Blockchain’s rise is sending a wave of change crashing over far-ranging industries — and a Kansas City-based design and branding studio is ready to hang ten, its founder said.
“I saw it as an emerging market of opportunity,” Ocean and Sea’s Brendan O’Shaughnessy told Startland News, detailing the popular design firm and clothing brand’s nose dive into the world of crypto and non-fungible tokens (NFTs).
“I saw it as something that was going to be — inevitably and permanently — part of the future of the internet,” he explained, recalling his first dip into the waters of crypto in 2017 and the immense amount of knowledge buoyed within.
“It got me to the point where I had some skin in the game,” O’Shaughnessy continued.
“From 2018 to 2020 I really [took] a deep dive [and said,] ‘What the heck is this? Why does this matter? Is this going to stick around? Can it be banned?’ … Those concerns are justified, but [I found] it’s all about risk versus reward,” he laughed, adding he purchased his first NFT in spring 2021.
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A visual artist, passionate about innovating within the creative space, O’Shaughnessy’s next ride on the crest of crypto was an easy one, he said.
“I knew I was going to dabble in it.”
Ocean and Sea minted its first NFT, sunsets, on Dec. 31, 2021. It sold 31 hours later for 0.34ETH or $841.12 — triple O’Shaughnessy’s asking price.
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“I was [initially] thinking, ‘This is more experimentation. If I sell this before 2023, I’ll be happy,’” he said of his approach to the project, which saw him produce a 1 minute and 38 second video that captured an array of 2021 sunsets falling over Lake Michigan in Door County, Wisconsin — a place O’Shaughnessy has found much inspiration throughout his career.
The project was set to music composed by Jake Wells, a local musician.
“It really wasn’t about the money. The time investment that I put into this art piece far outweighed the monetary gain,” O’Shaughnessy explained, painting a picture of the piece which plays heavily on his interest in exploring the intersection between shape and texture — juxtaposed by simple geometric forms and natural surfaces.
“What I’m really excited about — and I think this applies to any business or entity — is the credibility it builds. A new foundation within what people are coining Web3.”
Discovering the opportunity the space washes ashore for clients of Ocean and Sea further excites O’Shaughnessy, he added.
“We see NFTs as not just a wing of what we’re doing, but a strategic focus,” he detailed, swimming deeper into the ethos of the future of Ocean and Sea and its evolution into a Web3-based design studio.
“I want to be known as the person that [creatives] come to for advice or education in the space,” O’Shaughnessy continued.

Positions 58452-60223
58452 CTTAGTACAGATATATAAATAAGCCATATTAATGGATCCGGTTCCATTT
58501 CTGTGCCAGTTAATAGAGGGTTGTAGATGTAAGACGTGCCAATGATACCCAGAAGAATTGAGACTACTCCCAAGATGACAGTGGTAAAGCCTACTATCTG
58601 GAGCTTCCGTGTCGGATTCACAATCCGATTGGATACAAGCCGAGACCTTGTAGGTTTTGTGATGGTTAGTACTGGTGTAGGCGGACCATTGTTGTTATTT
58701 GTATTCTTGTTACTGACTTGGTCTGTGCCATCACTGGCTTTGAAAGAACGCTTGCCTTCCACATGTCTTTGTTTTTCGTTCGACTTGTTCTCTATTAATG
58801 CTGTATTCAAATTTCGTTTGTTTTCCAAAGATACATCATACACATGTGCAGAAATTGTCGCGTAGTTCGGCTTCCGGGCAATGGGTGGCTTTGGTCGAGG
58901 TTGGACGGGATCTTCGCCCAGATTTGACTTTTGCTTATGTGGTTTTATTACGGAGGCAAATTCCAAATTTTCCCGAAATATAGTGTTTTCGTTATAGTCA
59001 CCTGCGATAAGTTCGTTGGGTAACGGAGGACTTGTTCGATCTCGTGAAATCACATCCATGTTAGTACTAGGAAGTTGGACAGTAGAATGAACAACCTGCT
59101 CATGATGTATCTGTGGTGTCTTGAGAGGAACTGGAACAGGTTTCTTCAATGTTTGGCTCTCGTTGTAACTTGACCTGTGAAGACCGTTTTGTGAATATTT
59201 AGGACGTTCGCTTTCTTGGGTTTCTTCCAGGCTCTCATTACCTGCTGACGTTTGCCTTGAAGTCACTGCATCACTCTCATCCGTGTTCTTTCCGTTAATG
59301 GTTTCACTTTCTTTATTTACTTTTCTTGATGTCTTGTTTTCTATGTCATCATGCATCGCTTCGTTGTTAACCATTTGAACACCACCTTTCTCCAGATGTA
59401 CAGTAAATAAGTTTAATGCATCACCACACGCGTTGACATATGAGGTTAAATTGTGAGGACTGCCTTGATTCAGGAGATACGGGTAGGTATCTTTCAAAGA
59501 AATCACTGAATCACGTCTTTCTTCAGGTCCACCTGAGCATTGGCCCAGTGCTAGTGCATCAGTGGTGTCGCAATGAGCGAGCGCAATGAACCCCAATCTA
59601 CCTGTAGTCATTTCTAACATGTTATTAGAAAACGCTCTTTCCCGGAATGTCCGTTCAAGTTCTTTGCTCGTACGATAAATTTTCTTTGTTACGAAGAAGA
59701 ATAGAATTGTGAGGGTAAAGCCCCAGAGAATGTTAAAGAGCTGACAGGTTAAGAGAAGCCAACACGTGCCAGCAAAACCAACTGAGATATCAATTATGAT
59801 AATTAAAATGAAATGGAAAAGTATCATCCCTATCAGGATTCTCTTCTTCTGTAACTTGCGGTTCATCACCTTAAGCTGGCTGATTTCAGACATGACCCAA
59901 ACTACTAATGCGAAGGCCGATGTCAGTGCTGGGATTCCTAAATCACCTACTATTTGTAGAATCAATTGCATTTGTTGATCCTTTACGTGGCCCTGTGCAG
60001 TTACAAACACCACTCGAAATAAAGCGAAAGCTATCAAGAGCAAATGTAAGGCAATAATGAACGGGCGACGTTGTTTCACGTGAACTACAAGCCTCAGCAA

“I have this passion for learning crypto and figuring out what this implies for businesses — and specifically how I can help my clients further innovate in whatever space they’re in.”
Doubling down on educational content for its YouTube channel and working to assemble a collective of creatives in crypto are two of the first guideposts that will help Ocean and Sea as it sets sail down the blockchain.
“Within the blockchain ecosystem, whether you’re talking about Ethereum or Bitcoin, you get the ability to make life-changing passive income that is not available in traditional finance.”
Helping Ocean and Sea clients and peers within the creative space unlock such potential could anchor O’Shaughnessy well into the future, he said, noting he’s excited by the possibility of helping transform Kansas City’s creative space into an era that could see most activities carried out solely in the digital world.
“Entrepreneurs, business owners, creators, artists, dreamers, anyone that falls underneath that category and that’s interested in crypto, we are going to be meeting this year — in person — in Kansas City to guide people on the process of this confusing space,” he announced, noting several of his peers in the creative space have signed on to help.
The initiative also aims to bring the diversity found within the creative community into the crypto space, which traditionally is all too often void of representation, O’Shaughnessy added.
“One of the challenges of crypto right now is that it does lean, pretty heavily, white male. One of my passions as an educator in Web3 is to really be an advocate for minorities — specifically women — to engage more within crypto because currently they’re underrepresented,” he said.
“We can help the whole community as opposed to one silo.”
Want to get involved? Click here to connect with O’Shaughnessy directly.
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